Immediately after inserting, assembly, or crossing a danger area (of which more in some subsequent article), the patrol or team must conduct an initial listening security halt. While the details of the halt may vary, something like this works:
Why five minutes? You can change that time if you like, but it’s a good minimum because it’s quite a long time to be frozen in one place. Even a patient enemy, who stops when you do, will move and give his existence and position away before five minutes is up.
Active listening? That means concentrating on listening. You’re not only listening for the enemy, but also to develop a mental picture of what normal night sounds in your location are like. What are they like immediately when you stop? If you have been halted for a time, are there animal noises that come back (and that presumably stopped while you were moving)? Knowing this gives you an edge in the woods, compared to someone who doesn’t.
After the initial halt, the element leader must have a way to silently signal the element to begin moving again. If there is sufficient illumination, hand and arm signals may be effective; if not, touch signals should be used. Only in the most extreme case should a command be verbalized, and then, it should be whispered (remember, a higher-pitched whisper will travel much more poorly than a normal-pitched vocalized word — which is a good thing in a night full of hostiles).
It goes without saying that all these modes of command and control, and the listening security halts themselves, must be practiced in controlled conditions in garrison before attempting them in the face of an armed enemy. Night combat patrol operations are at the far end of a long crawl-walk-run pipeline; they’re the Boston Marathon of crawl-walk-run.
Animal and bird sounds make both effective stealth command and control means, and also excellent “cover” if you inadvertently make a sound in the possible presence of the enemy. Do a Leatherstocking and break a twig, or snap back a branch? The risk of exposure may be mitigated, if you can fake the snort of a deer or porcine species native to the area.
Once the element is on the move, further listening security halts should be executed at relatively short but variable periods. You can set these by distance or by time; it’s also helpful to be cognizant of terrain. If you have just passed through some stuff that was impossible to be truly quiet in, like dense mountain laurel or the dry leaves of an oak forest in winter, a listening security halt on the far side should be able to reassure you about the prospect of being tracked or tailed. As in all patrol technique, principles are iron but the means of serving those principles are best mixed up so as not to simplify the enemy’s counterpatrol planning.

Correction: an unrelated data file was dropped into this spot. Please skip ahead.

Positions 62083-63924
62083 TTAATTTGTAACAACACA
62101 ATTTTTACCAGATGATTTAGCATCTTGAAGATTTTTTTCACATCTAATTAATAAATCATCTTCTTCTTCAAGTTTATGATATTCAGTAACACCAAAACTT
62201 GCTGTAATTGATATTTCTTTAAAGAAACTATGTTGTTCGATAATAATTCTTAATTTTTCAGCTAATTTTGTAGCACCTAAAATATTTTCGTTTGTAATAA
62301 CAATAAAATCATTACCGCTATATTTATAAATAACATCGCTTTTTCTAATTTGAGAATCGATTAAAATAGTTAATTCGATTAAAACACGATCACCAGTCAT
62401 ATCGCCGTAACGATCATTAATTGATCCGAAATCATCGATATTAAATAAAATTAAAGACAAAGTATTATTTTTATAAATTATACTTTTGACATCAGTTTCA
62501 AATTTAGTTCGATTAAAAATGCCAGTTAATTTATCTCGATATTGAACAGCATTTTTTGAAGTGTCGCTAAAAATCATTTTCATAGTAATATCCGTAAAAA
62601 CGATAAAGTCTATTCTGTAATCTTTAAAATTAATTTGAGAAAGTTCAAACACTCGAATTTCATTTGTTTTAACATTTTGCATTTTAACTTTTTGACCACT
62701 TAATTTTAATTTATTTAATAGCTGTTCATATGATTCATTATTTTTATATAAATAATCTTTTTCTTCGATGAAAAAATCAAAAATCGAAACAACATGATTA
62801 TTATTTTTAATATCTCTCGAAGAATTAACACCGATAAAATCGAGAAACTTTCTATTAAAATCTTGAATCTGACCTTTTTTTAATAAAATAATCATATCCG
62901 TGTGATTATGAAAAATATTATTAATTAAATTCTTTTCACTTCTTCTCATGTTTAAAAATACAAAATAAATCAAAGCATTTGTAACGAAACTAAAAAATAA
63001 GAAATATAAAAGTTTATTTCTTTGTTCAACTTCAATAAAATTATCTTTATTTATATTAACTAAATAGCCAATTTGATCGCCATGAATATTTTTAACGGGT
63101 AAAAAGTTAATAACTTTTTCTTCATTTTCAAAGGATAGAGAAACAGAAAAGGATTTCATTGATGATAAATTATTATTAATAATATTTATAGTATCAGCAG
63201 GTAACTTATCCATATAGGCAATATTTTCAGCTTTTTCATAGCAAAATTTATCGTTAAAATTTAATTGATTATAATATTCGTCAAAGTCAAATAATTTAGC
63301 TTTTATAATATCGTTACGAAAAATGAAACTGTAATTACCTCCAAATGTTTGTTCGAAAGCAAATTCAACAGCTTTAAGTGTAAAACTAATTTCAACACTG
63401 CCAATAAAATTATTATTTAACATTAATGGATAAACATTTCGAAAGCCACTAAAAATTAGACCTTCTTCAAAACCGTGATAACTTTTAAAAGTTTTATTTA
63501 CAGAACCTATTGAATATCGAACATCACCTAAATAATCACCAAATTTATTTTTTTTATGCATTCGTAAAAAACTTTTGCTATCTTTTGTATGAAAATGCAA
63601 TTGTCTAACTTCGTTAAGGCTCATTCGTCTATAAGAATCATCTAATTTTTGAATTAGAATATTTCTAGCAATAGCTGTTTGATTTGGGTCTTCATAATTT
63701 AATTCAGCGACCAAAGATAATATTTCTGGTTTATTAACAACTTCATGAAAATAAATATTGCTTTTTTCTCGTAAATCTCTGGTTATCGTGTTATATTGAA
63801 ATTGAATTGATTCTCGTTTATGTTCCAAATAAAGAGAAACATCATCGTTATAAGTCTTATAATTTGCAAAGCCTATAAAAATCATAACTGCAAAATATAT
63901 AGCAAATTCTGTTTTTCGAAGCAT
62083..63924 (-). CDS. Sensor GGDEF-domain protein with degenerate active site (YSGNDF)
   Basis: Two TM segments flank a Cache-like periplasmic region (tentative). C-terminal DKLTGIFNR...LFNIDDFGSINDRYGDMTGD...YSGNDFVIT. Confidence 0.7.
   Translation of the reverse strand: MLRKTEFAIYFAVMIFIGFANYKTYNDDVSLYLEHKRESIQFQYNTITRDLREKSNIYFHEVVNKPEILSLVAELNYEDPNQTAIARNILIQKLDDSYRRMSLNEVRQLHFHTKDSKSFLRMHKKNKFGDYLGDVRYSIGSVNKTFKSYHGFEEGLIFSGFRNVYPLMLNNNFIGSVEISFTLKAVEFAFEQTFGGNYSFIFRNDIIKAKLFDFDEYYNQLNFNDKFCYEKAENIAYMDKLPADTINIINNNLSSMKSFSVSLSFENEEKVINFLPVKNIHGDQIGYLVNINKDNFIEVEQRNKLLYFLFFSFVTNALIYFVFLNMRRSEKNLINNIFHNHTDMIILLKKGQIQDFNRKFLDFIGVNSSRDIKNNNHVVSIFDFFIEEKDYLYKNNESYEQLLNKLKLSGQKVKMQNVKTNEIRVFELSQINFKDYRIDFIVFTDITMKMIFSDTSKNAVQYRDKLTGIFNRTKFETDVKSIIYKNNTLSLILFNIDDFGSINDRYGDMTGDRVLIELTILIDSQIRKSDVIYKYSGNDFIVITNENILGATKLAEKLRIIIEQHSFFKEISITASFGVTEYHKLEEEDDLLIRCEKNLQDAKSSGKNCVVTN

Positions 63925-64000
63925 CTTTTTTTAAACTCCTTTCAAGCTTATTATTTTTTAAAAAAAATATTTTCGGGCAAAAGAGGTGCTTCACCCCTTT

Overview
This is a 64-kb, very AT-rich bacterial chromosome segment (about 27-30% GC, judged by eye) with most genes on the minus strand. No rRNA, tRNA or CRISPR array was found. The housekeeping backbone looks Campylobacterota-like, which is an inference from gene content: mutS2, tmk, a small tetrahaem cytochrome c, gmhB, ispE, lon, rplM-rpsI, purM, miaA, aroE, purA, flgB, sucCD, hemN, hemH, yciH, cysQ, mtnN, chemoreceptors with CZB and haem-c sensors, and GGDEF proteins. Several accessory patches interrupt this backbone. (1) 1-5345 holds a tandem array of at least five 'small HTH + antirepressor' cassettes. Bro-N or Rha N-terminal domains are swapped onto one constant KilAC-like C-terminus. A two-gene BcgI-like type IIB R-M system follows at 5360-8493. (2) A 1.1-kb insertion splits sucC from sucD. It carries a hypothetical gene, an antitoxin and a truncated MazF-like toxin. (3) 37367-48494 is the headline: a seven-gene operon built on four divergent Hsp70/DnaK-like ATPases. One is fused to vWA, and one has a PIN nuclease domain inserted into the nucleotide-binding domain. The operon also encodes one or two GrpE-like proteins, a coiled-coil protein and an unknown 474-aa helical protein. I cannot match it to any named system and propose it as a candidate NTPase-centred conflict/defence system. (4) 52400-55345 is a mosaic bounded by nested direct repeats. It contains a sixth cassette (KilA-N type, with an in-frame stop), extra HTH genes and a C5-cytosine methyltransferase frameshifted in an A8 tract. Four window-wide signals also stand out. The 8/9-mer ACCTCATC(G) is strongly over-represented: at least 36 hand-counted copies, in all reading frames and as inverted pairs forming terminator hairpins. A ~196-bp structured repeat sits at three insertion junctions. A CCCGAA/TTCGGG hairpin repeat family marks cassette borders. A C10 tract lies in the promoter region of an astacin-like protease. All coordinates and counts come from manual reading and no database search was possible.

Don’t be the foot-shufflin’, twig-snappin’, noise-makin’ equivalent of the yammering guy in the first paragraph. On patrol, the silent man comes home; the guy who loves the sound of his own noise dies from it.
I took advantage of the Blue Force Gear Labor Day sale to pick up a couple more Ten-Speed pouches. I found the new production pouches (one on the right) noticeably looser than the old ones(left). This is a good thing, as the old ones I have are still very tight and can be hard to remove mags from. The black pouch on the right will be mounted to a Pocket Shield for carrying a CCW spare mag. Tom Kelly of Dark Star Gear told me about this setup and I have been using it for over a year now with the pouch on the left.
I don’t think I would recommend the Ten-Speed pouches as heavy use gear on chest rigs and plate carriers due to the tightness of the pouches and how they can be cut or have holes worn through them. That said, due to their super low profile you can easily place them under other items.
For example, I have a Ten-Speed triple mag shingle on my plate carrier. So I can carry 3 mags with out anything else on the carrier. If I don’t have any mags on that, it almost like it isn’t there, and I can use a chest rig over the plate carrier.